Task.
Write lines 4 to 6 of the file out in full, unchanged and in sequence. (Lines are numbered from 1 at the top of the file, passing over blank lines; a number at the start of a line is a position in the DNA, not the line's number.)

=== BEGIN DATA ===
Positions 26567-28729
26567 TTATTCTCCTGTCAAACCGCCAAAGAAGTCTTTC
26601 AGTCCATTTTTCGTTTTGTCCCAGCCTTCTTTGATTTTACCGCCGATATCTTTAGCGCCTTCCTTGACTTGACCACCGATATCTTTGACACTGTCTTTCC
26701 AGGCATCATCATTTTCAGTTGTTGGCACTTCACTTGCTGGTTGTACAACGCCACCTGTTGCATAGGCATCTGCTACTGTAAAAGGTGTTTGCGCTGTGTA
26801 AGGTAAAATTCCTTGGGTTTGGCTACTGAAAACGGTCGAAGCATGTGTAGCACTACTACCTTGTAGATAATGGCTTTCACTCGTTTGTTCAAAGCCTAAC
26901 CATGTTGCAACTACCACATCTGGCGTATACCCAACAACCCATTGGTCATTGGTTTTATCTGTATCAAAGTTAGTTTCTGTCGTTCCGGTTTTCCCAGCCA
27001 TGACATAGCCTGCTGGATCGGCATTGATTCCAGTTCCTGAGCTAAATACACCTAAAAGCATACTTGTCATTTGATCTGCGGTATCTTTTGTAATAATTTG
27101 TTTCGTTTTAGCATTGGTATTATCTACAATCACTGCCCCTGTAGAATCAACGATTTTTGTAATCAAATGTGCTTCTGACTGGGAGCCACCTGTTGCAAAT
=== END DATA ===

26701 AGGCATCATCATTTTCAGTTGTTGGCACTTCACTTGCTGGTTGTACAACGCCACCTGTTGCATAGGCATCTGCTACTGTAAAAGGTGTTTGCGCTGTGTA
26801 AGGTAAAATTCCTTGGGTTTGGCTACTGAAAACGGTCGAAGCATGTGTAGCACTACTACCTTGTAGATAATGGCTTTCACTCGTTTGTTCAAAGCCTAAC
26901 CATGTTGCAACTACCACATCTGGCGTATACCCAACAACCCATTGGTCATTGGTTTTATCTGTATCAAAGTTAGTTTCTGTCGTTCCGGTTTTCCCAGCCA